Norman Hsu's bank accounts are frozen and Manhattan apartment is sealed with the help of investors who say that the jailed political fundraiser stole $40 million (28.3 million EUR) from them.
The Hong Kong-born Hsu, 56, is in jail in California, where he has been wanted since he pleaded no contest to grand theft charges then skipped town before he could be sentenced in 1992. Investigators say they believe Hsu fled to Hong Kong.
After being a fugitive for about 15 years, Hsu made a name for himself as a political fundraiser for Democrats. He was arrested about three weeks ago and now faces new federal charges in New York of bilking investors out of $60 million (42.5 million EUR).
Investigators say he donated some of that money to numerous Democratic candidates and causes, including presidential candidate Hillary Rodham Clinton. Some candidates, including Clinton, say they have returned the money.
Now investors in both cases are pursuing the same Hsu assets. The problem is, there may not be much left to give out.
According the FBI, there is about $83,000 (58,752 EUR) left in one of Hsu's bank accounts, and when he was arrested, he was carrying about $8,000 (5,663 EUR) in cash.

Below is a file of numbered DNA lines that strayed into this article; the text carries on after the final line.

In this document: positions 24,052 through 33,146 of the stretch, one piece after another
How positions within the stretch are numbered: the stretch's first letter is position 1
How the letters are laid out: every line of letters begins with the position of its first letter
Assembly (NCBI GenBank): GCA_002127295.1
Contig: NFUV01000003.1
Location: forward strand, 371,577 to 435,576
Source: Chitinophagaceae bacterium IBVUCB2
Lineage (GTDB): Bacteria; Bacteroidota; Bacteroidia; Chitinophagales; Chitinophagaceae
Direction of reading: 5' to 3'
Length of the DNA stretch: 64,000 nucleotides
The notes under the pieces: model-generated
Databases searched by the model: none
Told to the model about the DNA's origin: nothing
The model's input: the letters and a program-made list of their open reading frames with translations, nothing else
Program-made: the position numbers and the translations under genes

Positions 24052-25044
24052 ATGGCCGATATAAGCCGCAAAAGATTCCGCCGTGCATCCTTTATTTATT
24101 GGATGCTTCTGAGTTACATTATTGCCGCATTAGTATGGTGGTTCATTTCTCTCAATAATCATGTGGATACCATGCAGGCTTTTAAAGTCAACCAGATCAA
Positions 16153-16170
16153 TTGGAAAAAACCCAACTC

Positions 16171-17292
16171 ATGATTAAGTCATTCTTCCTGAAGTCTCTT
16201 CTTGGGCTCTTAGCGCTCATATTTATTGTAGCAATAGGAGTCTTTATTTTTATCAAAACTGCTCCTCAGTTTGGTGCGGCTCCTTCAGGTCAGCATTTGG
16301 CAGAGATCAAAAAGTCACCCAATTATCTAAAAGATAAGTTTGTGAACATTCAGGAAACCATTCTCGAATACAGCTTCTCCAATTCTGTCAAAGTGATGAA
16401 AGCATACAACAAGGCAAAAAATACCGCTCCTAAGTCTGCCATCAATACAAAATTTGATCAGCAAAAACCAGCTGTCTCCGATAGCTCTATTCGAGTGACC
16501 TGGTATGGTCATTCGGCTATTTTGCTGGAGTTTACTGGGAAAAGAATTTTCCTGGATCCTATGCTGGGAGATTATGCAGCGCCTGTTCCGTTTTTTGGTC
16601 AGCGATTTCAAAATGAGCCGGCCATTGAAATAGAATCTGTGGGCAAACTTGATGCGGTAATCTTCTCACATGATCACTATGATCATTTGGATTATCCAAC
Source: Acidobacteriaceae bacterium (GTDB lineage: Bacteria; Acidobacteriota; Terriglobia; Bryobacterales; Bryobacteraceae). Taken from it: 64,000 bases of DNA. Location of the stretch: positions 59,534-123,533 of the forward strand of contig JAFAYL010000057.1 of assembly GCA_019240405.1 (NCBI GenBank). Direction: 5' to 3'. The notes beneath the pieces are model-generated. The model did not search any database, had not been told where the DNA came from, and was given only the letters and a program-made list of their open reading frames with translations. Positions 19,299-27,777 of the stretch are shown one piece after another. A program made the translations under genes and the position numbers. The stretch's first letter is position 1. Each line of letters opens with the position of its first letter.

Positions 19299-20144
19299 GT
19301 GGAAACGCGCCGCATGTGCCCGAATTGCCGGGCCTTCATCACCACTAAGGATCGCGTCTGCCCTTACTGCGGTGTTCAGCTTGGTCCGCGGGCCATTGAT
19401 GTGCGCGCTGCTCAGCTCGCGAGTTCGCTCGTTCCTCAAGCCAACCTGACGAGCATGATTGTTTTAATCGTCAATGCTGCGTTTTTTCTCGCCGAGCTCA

A New York State Supreme Court justice granted the application of attorney Ronald Minkoff to freeze Hsu's accounts at Bank of America and Metrobank New York and to seal his apartment.
Minkoff's client, Source Financing Investors LLC, says Hsu stole money by claiming he had deals to buy menswear from a manufacturer in China and sell it at a profit to American companies that included Macy's, Nordstrom's, Theory, DKNY, L.L. Bean, and others.
Hsu was not represented at the hearing, but his lawyers have said that he is not guilty of any wrongdoing.
Sentencing him to state prison in the first case could be difficult. Hsu's defense attorney, James Brosnahan, has said he intends to exploit a California law that requires the same judge who takes a defendant's plea to mete out the sentence. The judge who took Hsu's plea has since retired.
Brosnahan has said he will seek to undo the plea.
Federal prosecutors in the new case have said they will seek Hsu's transfer to federal custody. But state officials insisted he will remain in California for a while.
A spokeswoman for the U.S. attorney's office in Manhattan declined to comment.
"We should use shock therapy to sober up the Americans. In this case, the Americans will speak about the need to resume dialogue. There is no other option"
The United States is concerned about the current crisis in the relations with Russia and suggests returning to reasonable policies to avoid a nuclear war